Salvation Army helps the displaced in Pakistan

Listen to this article

Pakistani authorities request Salvation Army assistance.

Salvation Army team members distribute bags of essential items. [Photo courtesy of International Headquarters]

The Salvation Army in Pakistan is providing vital assistance to families forced from their homes by fighting. As separatists and pro-Taliban militants fight government forces, many villages in Pakistan’s western border areas have been hit by violence. According to provincial government reports, hundreds of thousands of people have been displaced by the fighting; latest reports say that more than 1.9 million are registered as “internally displaced persons” (IDPs). They are living in schools, camps and with families in host communities—wherever they can find shelter.

Fatima, a girl of around 11 years old, is one of the almost two million IDPs. She used to live in the Swat Valley with her parents but as the violence increased Fatima’s family fled and traveled with large groups of IDPs searching for a safe place to stay. In the chaos that followed, Fatima and her parents became separated. After much searching and many struggles she found her uncle and she is now staying with him. She still has no idea where her parents are, but she clings to the hope that they are well and that she will find them again.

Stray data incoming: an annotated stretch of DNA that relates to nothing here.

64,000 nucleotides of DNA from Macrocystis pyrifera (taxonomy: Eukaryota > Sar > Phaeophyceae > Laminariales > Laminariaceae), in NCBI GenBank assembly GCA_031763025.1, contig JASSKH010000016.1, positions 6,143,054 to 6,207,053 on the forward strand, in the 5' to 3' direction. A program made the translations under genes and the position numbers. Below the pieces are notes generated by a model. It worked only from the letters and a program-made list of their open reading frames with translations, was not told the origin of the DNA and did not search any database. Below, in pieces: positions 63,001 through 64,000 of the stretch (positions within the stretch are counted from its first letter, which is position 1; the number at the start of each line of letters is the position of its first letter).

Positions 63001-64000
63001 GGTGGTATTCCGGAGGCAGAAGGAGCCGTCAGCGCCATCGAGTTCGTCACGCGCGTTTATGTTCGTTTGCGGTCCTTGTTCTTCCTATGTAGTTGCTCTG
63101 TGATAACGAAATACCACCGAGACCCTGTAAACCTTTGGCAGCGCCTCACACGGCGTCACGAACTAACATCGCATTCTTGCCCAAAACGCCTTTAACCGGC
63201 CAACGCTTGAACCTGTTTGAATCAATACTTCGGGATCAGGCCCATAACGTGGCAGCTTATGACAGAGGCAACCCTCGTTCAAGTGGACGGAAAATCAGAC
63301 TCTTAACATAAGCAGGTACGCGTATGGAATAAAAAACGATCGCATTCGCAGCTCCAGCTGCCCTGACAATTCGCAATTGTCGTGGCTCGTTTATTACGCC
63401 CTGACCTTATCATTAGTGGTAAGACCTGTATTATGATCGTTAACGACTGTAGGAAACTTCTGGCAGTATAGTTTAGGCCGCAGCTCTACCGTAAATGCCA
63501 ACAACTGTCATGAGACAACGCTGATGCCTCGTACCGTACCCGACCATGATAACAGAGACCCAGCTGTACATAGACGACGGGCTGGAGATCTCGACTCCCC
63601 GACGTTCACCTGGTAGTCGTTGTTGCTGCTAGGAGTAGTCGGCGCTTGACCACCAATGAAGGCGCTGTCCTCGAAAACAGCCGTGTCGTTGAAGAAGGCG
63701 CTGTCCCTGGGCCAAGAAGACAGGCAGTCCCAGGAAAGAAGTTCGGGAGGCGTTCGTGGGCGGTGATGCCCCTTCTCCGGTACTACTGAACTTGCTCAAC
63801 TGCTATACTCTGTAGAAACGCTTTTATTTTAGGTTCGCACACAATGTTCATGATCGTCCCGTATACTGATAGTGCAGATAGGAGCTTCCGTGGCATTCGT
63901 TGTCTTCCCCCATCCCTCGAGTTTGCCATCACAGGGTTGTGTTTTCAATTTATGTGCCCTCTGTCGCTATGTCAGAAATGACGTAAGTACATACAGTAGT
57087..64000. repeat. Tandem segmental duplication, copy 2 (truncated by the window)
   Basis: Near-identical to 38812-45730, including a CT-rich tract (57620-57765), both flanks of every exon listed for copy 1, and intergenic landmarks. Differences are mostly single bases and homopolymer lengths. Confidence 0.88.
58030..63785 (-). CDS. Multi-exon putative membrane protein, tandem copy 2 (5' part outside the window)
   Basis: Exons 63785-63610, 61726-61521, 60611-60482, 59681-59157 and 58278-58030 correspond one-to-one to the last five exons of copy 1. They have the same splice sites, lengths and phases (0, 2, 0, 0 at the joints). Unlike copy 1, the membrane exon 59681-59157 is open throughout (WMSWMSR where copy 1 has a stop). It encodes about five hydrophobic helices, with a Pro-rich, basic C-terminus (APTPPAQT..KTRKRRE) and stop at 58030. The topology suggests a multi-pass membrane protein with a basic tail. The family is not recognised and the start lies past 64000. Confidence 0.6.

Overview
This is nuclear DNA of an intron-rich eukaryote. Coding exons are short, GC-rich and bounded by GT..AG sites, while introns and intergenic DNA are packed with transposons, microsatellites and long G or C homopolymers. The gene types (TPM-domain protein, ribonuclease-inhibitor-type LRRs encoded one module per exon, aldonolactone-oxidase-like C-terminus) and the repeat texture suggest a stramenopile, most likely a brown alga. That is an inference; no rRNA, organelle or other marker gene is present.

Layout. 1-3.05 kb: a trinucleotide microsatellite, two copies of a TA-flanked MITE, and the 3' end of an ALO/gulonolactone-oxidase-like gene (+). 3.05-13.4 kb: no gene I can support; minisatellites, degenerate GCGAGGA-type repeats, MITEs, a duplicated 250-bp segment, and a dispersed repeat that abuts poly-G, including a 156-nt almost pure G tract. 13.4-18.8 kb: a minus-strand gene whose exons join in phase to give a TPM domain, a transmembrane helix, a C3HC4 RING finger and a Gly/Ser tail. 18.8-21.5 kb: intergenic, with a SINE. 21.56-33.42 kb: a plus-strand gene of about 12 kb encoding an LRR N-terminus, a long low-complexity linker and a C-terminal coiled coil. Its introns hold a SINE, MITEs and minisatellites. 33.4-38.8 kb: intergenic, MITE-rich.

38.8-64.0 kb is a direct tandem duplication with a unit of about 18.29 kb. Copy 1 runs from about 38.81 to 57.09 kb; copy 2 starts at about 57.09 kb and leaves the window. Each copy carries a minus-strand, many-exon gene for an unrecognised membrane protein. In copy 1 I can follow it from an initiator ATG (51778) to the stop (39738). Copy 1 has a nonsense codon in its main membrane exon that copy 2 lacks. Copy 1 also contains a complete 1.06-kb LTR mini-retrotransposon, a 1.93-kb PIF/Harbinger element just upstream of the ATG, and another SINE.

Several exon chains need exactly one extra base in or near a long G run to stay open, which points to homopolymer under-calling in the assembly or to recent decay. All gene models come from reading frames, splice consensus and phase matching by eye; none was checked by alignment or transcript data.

Because of The Salvation Army’s good reputation and previous experience in emergency response, the authorities in Pakistan requested its assistance with the huge problem of accommodation. Of the several IDP camps, The Salvation Army is now working in Mazadoor Camp. Salvationists working there met Fatima while distributing tents, basic cooking utensils, mats, pillows and quilts.

Nazir A. is also staying at the camp. He used to live in Malakand Division, where he had a grocery shop. His business was thriving but when the fighting broke out he had to leave everything behind. When he received bags containing cooking utensils he expressed his heartfelt gratitude.

The Salvation Army in Pakistan is working hard to assist people like Fatima, Nazir A. and the hundreds of thousands of others who need help. Team members are providing assistance with urgently needed essentials but their presence also gives people the knowledge that someone actually cares about them and that they are not forgotten.

Donations to the South Asia Disaster Fund can be made online at

Report rates Army brand second in nation

Report rates Army brand second in nation

Army brand valued The Salvation Army is named the second most valuable nonprofit

Sony’s Bushfire Aid album supports Army’s work

Sony’s Bushfire Aid album supports Army’s work

Salvation Army in Australia receives $1

You May Also Like